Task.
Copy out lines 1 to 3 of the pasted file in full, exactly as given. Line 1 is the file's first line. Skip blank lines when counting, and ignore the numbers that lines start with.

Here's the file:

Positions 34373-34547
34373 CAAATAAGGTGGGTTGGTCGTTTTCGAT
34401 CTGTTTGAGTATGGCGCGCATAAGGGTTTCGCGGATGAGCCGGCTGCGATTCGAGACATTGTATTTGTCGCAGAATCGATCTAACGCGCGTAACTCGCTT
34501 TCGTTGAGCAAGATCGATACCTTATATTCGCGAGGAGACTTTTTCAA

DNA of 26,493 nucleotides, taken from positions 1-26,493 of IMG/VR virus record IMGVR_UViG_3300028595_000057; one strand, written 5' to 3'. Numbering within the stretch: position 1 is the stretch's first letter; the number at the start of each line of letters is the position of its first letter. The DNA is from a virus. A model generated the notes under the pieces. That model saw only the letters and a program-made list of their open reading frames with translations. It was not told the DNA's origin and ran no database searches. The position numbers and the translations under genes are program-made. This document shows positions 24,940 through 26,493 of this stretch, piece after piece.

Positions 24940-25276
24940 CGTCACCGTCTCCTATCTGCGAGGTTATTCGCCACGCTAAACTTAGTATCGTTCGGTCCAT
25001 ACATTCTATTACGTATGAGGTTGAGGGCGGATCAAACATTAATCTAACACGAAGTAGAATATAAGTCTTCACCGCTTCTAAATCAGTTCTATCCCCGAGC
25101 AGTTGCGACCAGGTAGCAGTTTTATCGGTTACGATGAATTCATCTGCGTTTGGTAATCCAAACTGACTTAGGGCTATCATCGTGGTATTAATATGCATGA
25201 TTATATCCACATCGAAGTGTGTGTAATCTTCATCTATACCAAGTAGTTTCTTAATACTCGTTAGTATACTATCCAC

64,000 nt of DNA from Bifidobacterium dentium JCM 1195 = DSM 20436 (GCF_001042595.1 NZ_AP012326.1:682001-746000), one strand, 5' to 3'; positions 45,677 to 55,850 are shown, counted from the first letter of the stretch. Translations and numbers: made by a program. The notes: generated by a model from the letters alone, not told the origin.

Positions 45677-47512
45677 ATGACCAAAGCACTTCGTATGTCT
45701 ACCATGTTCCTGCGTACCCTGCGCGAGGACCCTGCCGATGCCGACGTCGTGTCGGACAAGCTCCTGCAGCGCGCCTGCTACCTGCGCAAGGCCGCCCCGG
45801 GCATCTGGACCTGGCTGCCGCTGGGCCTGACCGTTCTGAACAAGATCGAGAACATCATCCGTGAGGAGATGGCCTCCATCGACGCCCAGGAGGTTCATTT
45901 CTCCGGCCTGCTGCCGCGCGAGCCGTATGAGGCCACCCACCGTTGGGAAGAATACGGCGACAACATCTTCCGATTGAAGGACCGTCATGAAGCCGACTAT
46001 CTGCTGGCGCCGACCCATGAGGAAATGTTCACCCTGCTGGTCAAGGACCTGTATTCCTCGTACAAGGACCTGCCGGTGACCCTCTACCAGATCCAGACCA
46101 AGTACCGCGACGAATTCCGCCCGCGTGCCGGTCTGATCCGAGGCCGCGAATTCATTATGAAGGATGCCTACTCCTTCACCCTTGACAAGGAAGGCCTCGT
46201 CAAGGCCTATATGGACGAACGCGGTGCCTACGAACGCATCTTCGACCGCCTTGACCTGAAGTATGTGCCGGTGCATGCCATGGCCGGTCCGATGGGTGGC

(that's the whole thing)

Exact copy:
Positions 34373-34547
34373 CAAATAAGGTGGGTTGGTCGTTTTCGAT
34401 CTGTTTGAGTATGGCGCGCATAAGGGTTTCGCGGATGAGCCGGCTGCGATTCGAGACATTGTATTTGTCGCAGAATCGATCTAACGCGCGTAACTCGCTT